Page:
Wroclaw governor of the Bohemian king, who now also bore the title “Duke of Wroclaw”, became the governor appointed by him , who was also responsible for the administration of the Duchy of Wroclaw. From 1359 to 1635 this office was mostly transferred to the council of the city of Wroclaw, whose councilor held the title of governor. Although Wroclaw was no longer a residential city, the Wroclaw provincial administration played a leading role among the Silesian dukes and princes. The Silesian Princely Days did not take place in the castle, however, but in the Wroclaw town hall. The former ducal area of ​​the city was mainly transferred to spiritual foundations. The royal castle was further expanded as part of the city fortifications.

After the First Silesian War , the Duchy of Breslau fell to Prussia in 1742. Subsequently, the Prussian kings also carried the title "Duke of Breslau". In 1807 the duchies were dissolved as a result of the Prussian administrative reforms.

Dukes of Wroclaw after the division of the Duchy of Silesia

  • 1241–1266 Heinrich III. († 1266) and his brother Wladislaw († 1270) as co-regent, sons of Heinrich II.
  • 1266–1290 Heinrich IV. († 1290), son of Heinrich III.
  • 1290–1296 Heinrich V , son of Boleslaw II of Liegnitz, who was a brother of Heinrich III. was
    • 1296–1311 Guardianship for the underage sons of Henry V.
  • 1311–1335 Heinrich VI. , Son of Henry V.
  • After the death of Henry VI. Breslau came to the Crown of Bohemia as a hereditary principality. From then on, the title of “Duke of Breslau” was carried by the Bohemian kings and from 1742–1807 by the kings of Prussia.

Royal Governors of the Hereditary Duchy of Wroclaw (not complete)


Individual evidence

  1. Radek Fukala: Slezsko. Neznámá země Koruny české. Knížecí a stavovské Slezsko do roku 1740 . České Budějovice 2007, ISBN 978-80-86829-23-4 . P. 78.
  2. a b The nobility of the Glätzer Land, 1319–1462. In: Rudolf M. von Stillfried-Alcantara (Ed.): Contributions to the history of the Silesian nobility. Publishing house of the Royal Secret Upper Hofbuchdruckerei, Berlin 1864.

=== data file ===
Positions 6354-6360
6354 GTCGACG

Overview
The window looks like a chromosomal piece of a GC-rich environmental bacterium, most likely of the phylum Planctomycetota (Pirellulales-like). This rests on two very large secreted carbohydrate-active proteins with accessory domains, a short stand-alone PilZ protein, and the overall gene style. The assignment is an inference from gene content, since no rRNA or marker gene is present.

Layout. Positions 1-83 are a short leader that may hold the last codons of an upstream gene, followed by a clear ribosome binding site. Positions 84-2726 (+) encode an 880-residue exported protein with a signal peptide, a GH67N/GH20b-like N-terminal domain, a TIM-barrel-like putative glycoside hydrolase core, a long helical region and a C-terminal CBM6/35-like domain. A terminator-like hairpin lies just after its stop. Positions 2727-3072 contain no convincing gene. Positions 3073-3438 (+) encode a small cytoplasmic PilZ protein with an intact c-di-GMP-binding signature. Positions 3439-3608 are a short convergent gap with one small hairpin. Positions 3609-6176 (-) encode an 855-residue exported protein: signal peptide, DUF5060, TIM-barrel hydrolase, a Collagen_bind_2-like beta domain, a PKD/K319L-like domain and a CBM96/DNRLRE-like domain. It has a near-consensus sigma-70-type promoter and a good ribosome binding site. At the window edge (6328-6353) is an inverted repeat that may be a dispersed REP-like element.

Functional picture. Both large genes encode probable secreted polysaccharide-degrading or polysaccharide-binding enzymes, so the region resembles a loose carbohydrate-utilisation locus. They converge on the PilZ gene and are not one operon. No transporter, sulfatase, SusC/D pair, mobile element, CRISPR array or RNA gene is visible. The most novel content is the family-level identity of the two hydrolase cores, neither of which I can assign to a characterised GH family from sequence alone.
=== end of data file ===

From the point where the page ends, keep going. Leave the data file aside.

3. ^ The autobiography of Charles IV. Vita Caroli quarti . Edited by Wolfgang F. Stammler, Alcorde Verlag, Essen 2016, ISBN 978-3-939973-66-9 , pp. 225 and 267.
  4. Konrad Blažek : The Dead Prussian Adel, Province of Silesia (=  J. Siebmacher's large and general book of arms. Vol. VI, Section 8, Part III). Verlag von Bauer and Raspe, Nuremberg, 1894, plate 41 and page 70, online .
  5. z Choustníka. Entry at Heraldiká Terminologická Konvence (Czech).
  6.  ( Page no longer available , search in web archives Info: The link was automatically marked as defective. Please check the link according to the instructions and then remove this notice. peters ergaenzungsband public.pdf p. 149] ( page no longer available , search in web archives Info: The link was automatically marked as defective. Please check the link according to the instructions and then remove this notice.[http: //IABotdeadurl.invalid/http: //dirkpeters.net/uploads/tafel/ahnentafel @ 1@ 2Template: Dead Link / dirkpeters.net  @1@ 2Template: Dead Link / dirkpeters.net  
  7. Alexius von Bank. Entry in Jamie Allen's Family Tree, Version 96 (English).
  8. ^ Ernst Heinrich Kneschke (ed.): New general German nobility lexicon . Volume 1, Leipzig, 1859, p. 184, online .
  9. ^ Jacob Christof Iselin: Newly increased historical and geographical general lexicon. Volume 3. Johann Ludwig Brandmüller, Basel 1747.
  10. s. Karl Franz Neander von Petersheide , as well as Oberg, Balthasar Heinrich von. CERL Thesaurus, Consortium of European Research Libraries.
  11. Oskar Pusch: The Wroclaw City Council and City families in the period from 1241 to 1741 ( Memento from September 27, 2018 in the Internet Archive ). Dortmund 1986: “From 1568-1606 councilor in Breslau, last council president and royal councilor. Man. ”(P. 46).
  12. The Lords of Jankwitz. Entry in: New Prussian Nobility Lexicon. Reichenbach, Leipzig 1837.
  13. cf. Anna Judith von Boreck and Tworkau, baroness. Entry at WorldHistory.de.